Installing the cleats was a bit painful as you have to cut the rubber plug with a knife and then peel it away in order to access the slots. I used an exacto knife and it went easy enough, but cutting into a brand new anything is a bit daunting. I get that some people might want to run these shoes with flat pedals, but the sole stiffness and overall design of the shoes is made for clipless pedals. Flat pedals users would be much better off with a standard Five Ten flat pedal option. These cleat channels allow for a decent amount of adjustability and are fairly far back on the foot. The shoe is obviously designed for MTB applications, but I think it would make a decent commuter shoe as well. The cleat is fairly recessed in the shoe, but it still contacts the ground a bit — I haven’t had any issues with that yet.


Initial ride

I haven’t had a lot of ride time in these shoes yet, but my initial response was pretty positive. Sole felt stiff but more forgiving on bumps than my XC shoes. This is something most will appreciate in all mountain riding: where the cleat area can create a hotspot on longer descents when the sole lacks padding and is too stiff. I did not feel that the sole cause any lack of power when pedaling, but a rider in a cross country setting might notice a slight difference from an XC slipper. I like how locked in my heel feels – I haven’t noticed any issues with slipping or my heel lifting up when climbing.

One of the main traits I noticed was how nice the extra grip was on the sole. Five Ten is known for their grippy rubber, and they certainly do not disappoint. When hiking around, I noticed substantially more grip than I was used to (my XC shoes feel like ice skates on steep slick rock or loose sections). I also noticed that the rubber around the cleat came in contact with the pedal body giving me a more locked-in feel, but I could still release from the pedals pretty easily. The rubber also allowed me to float my foot on the pedal in a techy section where I did not want to be clipped in. Some may have a hard time getting used to using the toe or heel on the pedal when doing this, but you get used to it pretty quick. The stealth rubber they use is much more confidence inspiring than the hard plastic or rubber used on most XC shoes.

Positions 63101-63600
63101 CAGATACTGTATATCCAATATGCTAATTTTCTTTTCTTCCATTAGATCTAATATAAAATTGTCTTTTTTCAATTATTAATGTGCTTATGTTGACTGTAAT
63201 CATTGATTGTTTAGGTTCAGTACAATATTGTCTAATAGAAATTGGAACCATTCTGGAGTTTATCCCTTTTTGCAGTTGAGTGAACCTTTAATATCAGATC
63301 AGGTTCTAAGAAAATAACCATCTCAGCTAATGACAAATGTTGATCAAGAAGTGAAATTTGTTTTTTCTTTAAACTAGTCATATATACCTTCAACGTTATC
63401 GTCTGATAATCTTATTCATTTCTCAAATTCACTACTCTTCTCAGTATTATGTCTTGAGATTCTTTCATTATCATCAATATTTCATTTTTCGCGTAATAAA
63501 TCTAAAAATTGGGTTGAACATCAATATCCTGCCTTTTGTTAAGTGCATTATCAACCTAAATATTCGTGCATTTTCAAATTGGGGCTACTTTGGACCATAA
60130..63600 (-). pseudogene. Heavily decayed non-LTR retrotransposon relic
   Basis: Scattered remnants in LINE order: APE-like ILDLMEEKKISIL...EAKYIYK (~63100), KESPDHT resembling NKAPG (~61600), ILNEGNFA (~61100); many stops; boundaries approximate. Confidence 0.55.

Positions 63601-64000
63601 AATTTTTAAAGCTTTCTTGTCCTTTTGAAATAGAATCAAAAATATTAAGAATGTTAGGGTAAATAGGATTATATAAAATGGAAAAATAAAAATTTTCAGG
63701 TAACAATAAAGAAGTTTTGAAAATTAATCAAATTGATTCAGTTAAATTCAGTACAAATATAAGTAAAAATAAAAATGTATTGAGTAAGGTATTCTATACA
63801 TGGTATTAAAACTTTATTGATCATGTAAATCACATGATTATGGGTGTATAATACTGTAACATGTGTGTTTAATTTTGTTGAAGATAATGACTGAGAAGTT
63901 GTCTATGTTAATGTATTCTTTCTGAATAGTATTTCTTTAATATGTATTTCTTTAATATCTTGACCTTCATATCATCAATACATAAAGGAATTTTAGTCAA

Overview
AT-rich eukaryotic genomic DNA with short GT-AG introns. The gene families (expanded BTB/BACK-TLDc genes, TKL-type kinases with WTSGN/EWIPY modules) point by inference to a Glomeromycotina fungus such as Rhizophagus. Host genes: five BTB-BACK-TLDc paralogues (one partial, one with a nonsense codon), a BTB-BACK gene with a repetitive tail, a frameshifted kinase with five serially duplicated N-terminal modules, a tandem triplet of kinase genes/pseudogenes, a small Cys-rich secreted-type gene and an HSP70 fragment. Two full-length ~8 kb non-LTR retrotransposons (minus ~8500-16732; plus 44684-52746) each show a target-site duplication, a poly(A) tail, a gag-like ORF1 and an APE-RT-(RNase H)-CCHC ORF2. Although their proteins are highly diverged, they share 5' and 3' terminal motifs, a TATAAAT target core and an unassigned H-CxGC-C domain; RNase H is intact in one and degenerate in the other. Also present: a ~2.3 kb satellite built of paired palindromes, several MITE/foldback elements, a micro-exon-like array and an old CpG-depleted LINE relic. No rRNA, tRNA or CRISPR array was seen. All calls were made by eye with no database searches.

I positioned my cleats in the middle of the channel creating a good balance, allowing me to hang off the back of my bike as well as climb as efficiently as I need to. I did not notice any hotspots after my first ride with the shoes, but I have not put a lot of time into them yet.
While I have not had to test it out yet, I appreciate the rubber around the heel and the sturdy looking toe. It may not have as much padding as an all out DH shoe like a Sam Hill model, but it is lightweight and claims that it will dry quickly. I rode with these Five Ten’s in 25 degree weather, and my toes stayed pretty warm; however, this leads me to believe that in hot temperatures some may find these to be a little warm. They have some ventilation, but not a lot, especially compared to most XC shoes. I like the ventilation because you get the extra padding which is nice for more aggressive riding. The shoes will not soak up water through the vents – an issue I have had in the past with other shoes.


Final Thoughts

If you are in the market for a versatile shoe that will work on more cross country oriented rides as well as clipped in DH runs, this might be a good match. The grippy soles make hike-a-bike a bit easier, and the padding and slight give to the sole makes them comfortable on descents. Riders who aren’t concerned about a touch extra weight and bulk will like the comfort and function of the shoes and decent looks to boot. I think Five Ten created the perfect shoe for the average rider looking to have fun on their rides with the benefits of being clipped in, and I would not hesitate recommending this shoe to anyone.

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Product Five Ten Maltese Falcon LT Clipless Shoe
Riding Type Trail
Rider Unisex
Construction STEALTH S1 Rubber Soles // Synthetic Textile Upper Material Repels Water and Dries Overnight // Laces and Velcro Closure
Pedal Type SPD
Sizes 6-12, 13 US
Colors Mono Grey/Red
Weight 0 lb 14.9 oz (422 g)
Miscellaneous Weight is for Size 9 US shoe
Price $140
More Info

Five Ten Website